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Thread: Brain tanning

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    Default Brain tanning

    I have brain tanned a few hides over the years. I am by no means a expert by any stretch of the imagination. Last year i found this site with a slightly different method it seems to be a little easier to me. It worked out well dor me so i thought you guys might like it.
    The bigest difference is the pre-smoke before braining and that the brains are mixed in water so it soaks in well without trying to rub in a even coat. Let me know what you think.
    http://www.tuckahoedanceteam.freehom...m/custom4.html


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    Just thinking on starting leatherwork...so in a couple of years, I may use this to start tanning my own hides!

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    Great post! Alot of time saving info there.

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    Thanks. Very useful since I'm attempting to brain tan a deer hide I got a few weeks back

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    Thanks! Great info. Something i will try very soon. I have used other tanning methods but never brain tanning.

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    I read a saying once a while back. "Every animal has enough brains, to tan it's own hide." Tried it once on a badger. I don't think I fleshed it enough because it rotted. Talk about stink!

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    yea you have to get all the meat off and the membrane thats beyond it it will start to look kinda fuzzy when its ready to to finish. personally i like to use a wire brush to finish getting the rest of the membrane off

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    Quote Originally Posted by DarkXstar View Post
    I have brain tanned a few hides over the years. I am by no means a expert by any stretch of the imagination. Last year i found this site with a slightly different method it seems to be a little easier to me. It worked out well dor me so i thought you guys might like it.
    The bigest difference is the pre-smoke before braining and that the brains are mixed in water so it soaks in well without trying to rub in a even coat. Let me know what you think.
    http://www.tuckahoedanceteam.freehom...m/custom4.html

    I too, have used this method in the past with very good results. Instead of brains I substituted egg whites. To me, it worked as well as brains....

    Kaywoodie

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    i really need to try this.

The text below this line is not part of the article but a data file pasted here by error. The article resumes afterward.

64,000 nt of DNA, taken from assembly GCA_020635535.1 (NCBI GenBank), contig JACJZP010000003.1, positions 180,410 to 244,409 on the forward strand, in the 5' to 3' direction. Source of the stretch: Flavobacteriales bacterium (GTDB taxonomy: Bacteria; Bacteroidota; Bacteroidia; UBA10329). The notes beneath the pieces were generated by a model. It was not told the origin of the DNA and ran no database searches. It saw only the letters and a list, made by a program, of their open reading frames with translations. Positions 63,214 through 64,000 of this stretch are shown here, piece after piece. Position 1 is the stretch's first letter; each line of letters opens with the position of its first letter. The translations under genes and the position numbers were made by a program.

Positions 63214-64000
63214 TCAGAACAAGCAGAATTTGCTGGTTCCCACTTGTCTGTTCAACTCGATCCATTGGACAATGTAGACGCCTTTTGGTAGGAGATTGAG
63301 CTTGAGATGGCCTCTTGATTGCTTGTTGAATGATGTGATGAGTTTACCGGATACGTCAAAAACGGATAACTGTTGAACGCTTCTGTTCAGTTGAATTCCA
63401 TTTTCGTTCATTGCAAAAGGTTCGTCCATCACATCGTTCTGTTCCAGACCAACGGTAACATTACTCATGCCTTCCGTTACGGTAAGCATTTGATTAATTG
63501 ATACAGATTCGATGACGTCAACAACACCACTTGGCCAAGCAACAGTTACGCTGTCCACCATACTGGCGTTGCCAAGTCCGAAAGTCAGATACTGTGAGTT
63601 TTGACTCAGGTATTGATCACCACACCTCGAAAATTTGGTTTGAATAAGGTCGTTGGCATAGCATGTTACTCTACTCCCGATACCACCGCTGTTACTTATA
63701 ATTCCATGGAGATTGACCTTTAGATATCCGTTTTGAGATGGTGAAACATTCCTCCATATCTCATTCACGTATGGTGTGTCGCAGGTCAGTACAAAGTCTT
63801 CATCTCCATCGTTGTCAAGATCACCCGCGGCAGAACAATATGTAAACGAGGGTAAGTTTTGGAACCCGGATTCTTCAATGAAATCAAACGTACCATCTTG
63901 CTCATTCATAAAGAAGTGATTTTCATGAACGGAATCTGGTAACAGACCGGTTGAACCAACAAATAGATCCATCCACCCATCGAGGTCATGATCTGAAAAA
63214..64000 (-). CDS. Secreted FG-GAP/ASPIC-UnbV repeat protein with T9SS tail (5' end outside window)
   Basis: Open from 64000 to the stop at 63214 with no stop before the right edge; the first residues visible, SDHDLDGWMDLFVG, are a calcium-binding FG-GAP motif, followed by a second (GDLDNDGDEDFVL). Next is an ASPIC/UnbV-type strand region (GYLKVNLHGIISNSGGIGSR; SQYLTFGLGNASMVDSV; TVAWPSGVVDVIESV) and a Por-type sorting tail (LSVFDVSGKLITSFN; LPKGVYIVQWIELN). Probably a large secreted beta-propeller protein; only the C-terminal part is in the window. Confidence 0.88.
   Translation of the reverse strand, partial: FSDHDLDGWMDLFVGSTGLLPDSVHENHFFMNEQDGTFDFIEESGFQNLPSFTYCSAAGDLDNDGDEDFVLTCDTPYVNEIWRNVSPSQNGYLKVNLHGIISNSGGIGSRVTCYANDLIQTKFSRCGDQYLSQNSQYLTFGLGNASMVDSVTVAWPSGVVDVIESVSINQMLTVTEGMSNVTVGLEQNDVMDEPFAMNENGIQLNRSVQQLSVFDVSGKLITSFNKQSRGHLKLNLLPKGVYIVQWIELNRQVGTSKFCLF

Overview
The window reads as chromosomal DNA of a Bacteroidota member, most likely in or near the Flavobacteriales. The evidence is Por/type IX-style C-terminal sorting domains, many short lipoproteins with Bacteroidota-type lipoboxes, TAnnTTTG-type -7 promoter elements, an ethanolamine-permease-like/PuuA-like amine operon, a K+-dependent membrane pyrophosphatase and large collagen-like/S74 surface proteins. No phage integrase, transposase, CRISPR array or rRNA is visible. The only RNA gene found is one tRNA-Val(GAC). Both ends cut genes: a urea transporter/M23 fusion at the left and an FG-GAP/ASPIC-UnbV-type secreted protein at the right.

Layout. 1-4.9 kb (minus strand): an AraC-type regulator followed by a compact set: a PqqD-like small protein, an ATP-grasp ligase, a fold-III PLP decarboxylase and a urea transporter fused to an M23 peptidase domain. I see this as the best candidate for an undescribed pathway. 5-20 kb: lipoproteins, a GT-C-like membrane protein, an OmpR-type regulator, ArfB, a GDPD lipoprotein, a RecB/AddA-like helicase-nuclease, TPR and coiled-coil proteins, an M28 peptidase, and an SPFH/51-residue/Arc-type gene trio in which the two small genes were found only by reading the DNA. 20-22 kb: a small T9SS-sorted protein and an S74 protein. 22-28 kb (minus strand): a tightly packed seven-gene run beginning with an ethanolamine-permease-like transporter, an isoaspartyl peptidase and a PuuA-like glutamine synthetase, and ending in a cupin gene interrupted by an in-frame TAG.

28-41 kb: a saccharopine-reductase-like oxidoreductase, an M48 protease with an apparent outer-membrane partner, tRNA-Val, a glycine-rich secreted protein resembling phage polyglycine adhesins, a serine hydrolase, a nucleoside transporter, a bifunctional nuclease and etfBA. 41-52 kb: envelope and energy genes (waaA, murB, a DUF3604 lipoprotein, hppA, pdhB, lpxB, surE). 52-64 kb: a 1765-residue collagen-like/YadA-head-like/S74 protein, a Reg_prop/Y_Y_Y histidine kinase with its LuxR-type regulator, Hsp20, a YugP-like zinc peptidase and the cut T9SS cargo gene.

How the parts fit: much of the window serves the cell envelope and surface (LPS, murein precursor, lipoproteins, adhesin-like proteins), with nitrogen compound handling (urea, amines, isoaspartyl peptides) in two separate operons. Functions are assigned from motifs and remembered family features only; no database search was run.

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    Default Thoughts on Tanning

    The Beam: A fleshing beam is a quick and easy way of taking the meat, fat and hair off of a skin. If you do a lye soak, you can easily remove the grain, too. It's a great tool if you set it up right.

    Unfortunately, I see a lot of them set up poorly. The reason for this, I think, is that folks see examples in old photos and simply mimic that.

    In an article I wrote for the Bulletin of Primitive Technology many years ago, I spoke of small muscles in the lower back and how weak they were compared to the muscles in the upper back, shoulders and arms. Look at any pro body builder



    and you see just how small they are in the waist compared to the upper torso. The Latisimuss dorsi, Deltoids, Trapezius, Triceps and Biceps all play a part in pushing a drawknife through the gunk on a hide and they are all significantly larger than the Spinal Flexors found in the waist.

    So, when you step up to a steeply-angled beam and simply use your body weight to push through the meat and fat, you're using gravity more than anything else. Then you have to stand up straight, fighting gravity with a very small group of very small muscles. This is why a lot of tanners complain about back pain!

    What I do, and strongly recommend, is that you use the body more efficiently.

    By raising the beam up so that it hits you just below the sternum, and leveling it out so there's only a slight angle, there's no bending over. You push with the strength of your arms and shoulders, and you return to the start position with the strength of the arms and shoulders. Easy Peasy, Lemon Squeezy!

    Do you go slower because of this? Absolutely not. Not only is my control of the blade better, but I don't get sore and tired towards the end. This is especially important if you are working several hides!

    And one KEY trick is that I place a foot-long long piece of 1"x8" lumber between me and the board.

    Not only does this keep me a bit back from the sloppy wet hide, but it provides a comfortable place to lean into. Think about the set up like it was a vise. The beam provides one jaw of the vise, and you are the other. The problem is that you're flabby self makes for a lousy vise jaw! Trust me, I'm very flabby.....

    By placing the 1" lumber between me and the skin, I have a nice comfortable place to lean into and the skin is pinched snugly between two hard vise jaws.

    It's more comfortable, cleaner, and more efficient. And, my back doesn't hurt even after a few hides are cleaned and ready for the freezer!

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